ILLINOIS APPELLATE COURT THIRD DISTRICT JUDGMENT AFFIRMED.
OPINION FILED AUGUST 7, 1986.
THE PEOPLE OF THE STATE OF ILLINOIS, PLAINTIFF-APPELLANT,
CHARLES H. LUCAS, DEFENDANT-APPELLEE.
Appeal from the Circuit Court of Putnam County; the Hon. James
M. Bumgarnar, Judge, presiding.
JUSTICE SPITZ DELIVERED THE OPINION OF THE COURT:
The State appeals (103 Ill.2d R. 604) from an order of the circuit court of Putnam County dismissing charges of aggravated assault (84CM19) and battery (84CM24) (Ill. Rev. Stat. 1985, ch. 38, pars. 12-2(a)(1), 12-3) against defendant, Charles H. Lucas, on double jeopardy grounds, and challenges the circuit court's judgment as erroneous. We affirm.
On May 8, 1984, Carolyn A. Lucas, then the defendant's wife, filed a motion in a pending dissolution proceeding (In re Marriage of Lucas, No. 84-D-7), seeking temporary custody, support maintenance, injunctive and temporary relief, and a temporary restraining order. That day the trial court entered an agreed order in that cause, restraining both parties from "striking or otherwise interfering with [the] personal liberty of the other," and awarding Carolyn the temporary and exclusive possession of the marital residence.
On May 17, 1984, defendant apparently telephoned Carolyn and "engaged in a series of verbal threats * * * [stating] that he would commit some illegal and/or criminal act which would result in his incarceration * * * for approximately 20 years." Also that day defendant "forcefully broke into the marital residence * * * and remained [there] throughout [that] evening." As a result of this incident, Carolyn filed a petition for rule to show cause on May 21, 1984, alleging that defendant's "conduct * * * constitutes a wilful and intentional failure and refusal to abide by the terms of * * * the agreed Court Order entered * * * May 8, 1984." On May 22, 1984, the trial court entered a rule to show cause and set the matter for hearing. At the May 29, 1984, hearing on the rule to show cause, the parties stipulated to the facts and to the disposition. Then on June 19, 1984, the court entered an order on the rule to show cause that found defendant to be in contempt of court for the wilful failure and refusal to obey the May 8, 1984, court order. This order stayed sentencing on the contempt, and defendant was ordered to continue regular counseling and treatment with Alcoholics Anonymous and his psychiatrist, and was to comply with all previous court orders.
On June 24, 1984, defendant again entered the marital residence, during which time he allegedly held Carolyn in a "stranglehold," while holding a knife to her throat, and stated that he "was going to get even now; for kicking him out of the house." On June 26, 1984, Carolyn signed a criminal complaint (84CM19), charging defendant with aggravated assault (Ill. Rev. Stat. 1985, ch. 38, par. 12-2(a)(1)). Due to this incident, counsel representing Carolyn in the dissolution proceeding filed a notice on June 27, 1984, requesting the contempt matter be called up for sentencing. The matter was continued to July 10, 1984, at which time the trial court entered an agreed order, sentencing defendant on the contempt to one weekend of incarceration and two additional weeks of work release. The imposition of work release was stayed and was to be "implemented only upon [defendant's] failure * * * to comply with the terms and provisions of all orders of [the] court."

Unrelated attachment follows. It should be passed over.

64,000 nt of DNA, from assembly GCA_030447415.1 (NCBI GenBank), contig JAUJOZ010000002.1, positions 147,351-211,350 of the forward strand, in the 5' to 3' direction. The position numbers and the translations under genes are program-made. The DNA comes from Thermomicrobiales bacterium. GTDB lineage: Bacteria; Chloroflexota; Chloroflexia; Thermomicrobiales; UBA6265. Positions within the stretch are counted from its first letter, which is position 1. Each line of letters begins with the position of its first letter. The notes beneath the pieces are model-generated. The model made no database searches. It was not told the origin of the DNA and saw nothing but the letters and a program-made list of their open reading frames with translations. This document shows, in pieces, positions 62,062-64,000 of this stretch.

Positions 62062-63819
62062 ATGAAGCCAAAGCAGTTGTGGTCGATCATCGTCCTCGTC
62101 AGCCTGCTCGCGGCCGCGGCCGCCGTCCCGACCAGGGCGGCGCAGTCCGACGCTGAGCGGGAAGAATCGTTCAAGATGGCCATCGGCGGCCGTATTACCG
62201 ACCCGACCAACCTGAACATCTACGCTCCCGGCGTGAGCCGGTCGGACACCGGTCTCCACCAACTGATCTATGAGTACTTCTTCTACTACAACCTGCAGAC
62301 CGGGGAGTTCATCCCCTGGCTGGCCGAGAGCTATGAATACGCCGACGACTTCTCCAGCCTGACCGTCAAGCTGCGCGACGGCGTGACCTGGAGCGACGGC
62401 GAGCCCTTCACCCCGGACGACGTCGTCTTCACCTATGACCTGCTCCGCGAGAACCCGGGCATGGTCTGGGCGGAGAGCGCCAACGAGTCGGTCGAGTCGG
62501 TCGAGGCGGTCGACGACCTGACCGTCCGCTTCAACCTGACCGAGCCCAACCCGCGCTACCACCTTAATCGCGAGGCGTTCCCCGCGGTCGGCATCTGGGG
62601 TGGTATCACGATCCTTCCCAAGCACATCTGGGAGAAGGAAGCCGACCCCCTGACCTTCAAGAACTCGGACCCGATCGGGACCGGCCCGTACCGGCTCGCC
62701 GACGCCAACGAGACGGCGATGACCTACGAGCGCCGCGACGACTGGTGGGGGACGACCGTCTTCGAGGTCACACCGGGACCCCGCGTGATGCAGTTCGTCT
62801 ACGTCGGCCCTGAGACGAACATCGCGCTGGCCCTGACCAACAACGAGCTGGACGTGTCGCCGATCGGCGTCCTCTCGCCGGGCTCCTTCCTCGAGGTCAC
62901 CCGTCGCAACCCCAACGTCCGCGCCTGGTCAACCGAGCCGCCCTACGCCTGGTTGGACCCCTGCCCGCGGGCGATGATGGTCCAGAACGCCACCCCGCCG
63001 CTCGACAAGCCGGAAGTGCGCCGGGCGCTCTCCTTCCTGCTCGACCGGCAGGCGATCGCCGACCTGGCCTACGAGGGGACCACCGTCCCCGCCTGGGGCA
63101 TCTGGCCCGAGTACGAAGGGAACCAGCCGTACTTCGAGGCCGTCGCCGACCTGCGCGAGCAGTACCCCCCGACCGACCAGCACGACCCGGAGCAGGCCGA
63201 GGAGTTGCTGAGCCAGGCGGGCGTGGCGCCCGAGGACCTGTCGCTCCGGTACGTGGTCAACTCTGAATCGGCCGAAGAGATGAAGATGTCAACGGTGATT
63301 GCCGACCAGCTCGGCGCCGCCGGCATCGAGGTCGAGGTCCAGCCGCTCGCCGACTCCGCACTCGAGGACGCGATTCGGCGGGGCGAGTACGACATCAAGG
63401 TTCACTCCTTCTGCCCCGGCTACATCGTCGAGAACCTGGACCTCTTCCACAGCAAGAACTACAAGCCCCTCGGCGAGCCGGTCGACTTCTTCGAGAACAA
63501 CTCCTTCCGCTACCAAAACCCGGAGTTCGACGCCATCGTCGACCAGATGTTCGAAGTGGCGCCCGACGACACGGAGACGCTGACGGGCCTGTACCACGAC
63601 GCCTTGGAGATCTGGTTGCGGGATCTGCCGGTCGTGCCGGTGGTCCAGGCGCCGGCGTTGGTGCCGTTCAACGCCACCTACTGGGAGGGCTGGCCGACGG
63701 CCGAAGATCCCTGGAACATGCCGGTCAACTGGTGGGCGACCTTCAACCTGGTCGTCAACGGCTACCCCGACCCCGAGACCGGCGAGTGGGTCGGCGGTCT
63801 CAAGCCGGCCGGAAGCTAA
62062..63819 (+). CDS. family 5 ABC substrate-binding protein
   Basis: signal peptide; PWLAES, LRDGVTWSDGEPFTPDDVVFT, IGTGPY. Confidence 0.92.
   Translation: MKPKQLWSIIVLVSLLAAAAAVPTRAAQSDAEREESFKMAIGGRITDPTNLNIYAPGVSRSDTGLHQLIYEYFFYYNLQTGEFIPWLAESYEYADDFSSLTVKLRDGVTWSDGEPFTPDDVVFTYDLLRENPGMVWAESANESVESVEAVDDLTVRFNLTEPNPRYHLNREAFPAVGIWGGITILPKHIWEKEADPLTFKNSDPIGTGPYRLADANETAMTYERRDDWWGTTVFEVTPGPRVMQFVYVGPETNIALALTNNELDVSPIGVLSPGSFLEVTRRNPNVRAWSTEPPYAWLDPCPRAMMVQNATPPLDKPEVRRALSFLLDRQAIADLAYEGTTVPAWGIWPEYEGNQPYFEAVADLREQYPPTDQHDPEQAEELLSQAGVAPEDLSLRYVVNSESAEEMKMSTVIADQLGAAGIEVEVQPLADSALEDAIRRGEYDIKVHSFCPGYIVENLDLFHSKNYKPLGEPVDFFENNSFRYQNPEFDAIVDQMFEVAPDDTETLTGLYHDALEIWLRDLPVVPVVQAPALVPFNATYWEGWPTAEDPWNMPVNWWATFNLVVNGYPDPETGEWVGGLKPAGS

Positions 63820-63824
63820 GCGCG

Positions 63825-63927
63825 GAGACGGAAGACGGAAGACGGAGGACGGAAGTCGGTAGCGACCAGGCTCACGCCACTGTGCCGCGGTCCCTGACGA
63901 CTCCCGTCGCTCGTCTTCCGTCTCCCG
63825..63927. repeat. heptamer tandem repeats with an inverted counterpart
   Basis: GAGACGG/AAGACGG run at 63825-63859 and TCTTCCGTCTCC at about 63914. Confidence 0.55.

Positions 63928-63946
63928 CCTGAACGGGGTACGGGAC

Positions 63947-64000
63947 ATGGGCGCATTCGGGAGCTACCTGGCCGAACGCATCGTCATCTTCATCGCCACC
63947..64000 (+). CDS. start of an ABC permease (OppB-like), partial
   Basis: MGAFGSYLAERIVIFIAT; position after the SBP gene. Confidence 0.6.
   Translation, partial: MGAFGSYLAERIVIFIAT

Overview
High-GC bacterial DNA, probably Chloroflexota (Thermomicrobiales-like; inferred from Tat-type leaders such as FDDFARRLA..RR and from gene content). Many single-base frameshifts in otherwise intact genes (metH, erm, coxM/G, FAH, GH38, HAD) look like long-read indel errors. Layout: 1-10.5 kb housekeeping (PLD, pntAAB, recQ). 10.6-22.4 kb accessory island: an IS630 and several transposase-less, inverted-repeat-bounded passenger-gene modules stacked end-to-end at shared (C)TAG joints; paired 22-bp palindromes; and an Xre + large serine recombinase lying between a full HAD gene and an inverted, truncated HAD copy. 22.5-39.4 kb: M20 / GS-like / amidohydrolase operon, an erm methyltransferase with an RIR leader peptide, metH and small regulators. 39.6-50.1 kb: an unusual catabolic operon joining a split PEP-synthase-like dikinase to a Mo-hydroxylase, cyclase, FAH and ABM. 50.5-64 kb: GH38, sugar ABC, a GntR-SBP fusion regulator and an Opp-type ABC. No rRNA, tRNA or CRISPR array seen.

On September 1, 1984, defendant allegedly struck Carolyn "8 to 9 times in the back of her head and neck with a beer glass until the glass broke leaving pieces of glass in her neck." Following this incident, Carolyn signed a complaint (84CM24) charging defendant with battery (Ill. Rev. Stat. 1985, ch. 38, par. 12-3). On September 4, 1984, Carolyn filed a petition for rule to show cause based on this incident, alleging that defendant had again wilfully violated the terms of the May 8, 1984, restraining order. The court issued the rule to show cause and set the matter for hearing.
On September 25, 1984, a sentencing hearing was held on the second rule to show cause. Thereafter, the court entered an agreed order finding that defendant had served two weeks work release, as previously ordered on July 10, 1984, concurrently with his confinement on the pending criminal charges. In sentencing on the contempt, the court ordered defendant to continue "in-hospitalization alcohol treatment at the Ottawa Community Hospital," with his psychiatrist. Defendant was further ordered to:
"[C]ontinue work release concurrent with the work release ordered as a condition of his criminal bond. Work release shall terminate when he is committed to the Ottawa Community Hospital by [his psychiatrist]."
On October 9, 1984, the pending aggravated-assault and battery prosecutions (84CM19, 84CM24) were continued subject to being called in by notice. No action had been taken on these cases prior to this time, other than defendant entering pleas of not guilty to both criminal charges.
Thereafter, on November 20, 1984, an agreed order modifying defendant's visitation was entered in the dissolution proceedings, in which the following findings were made: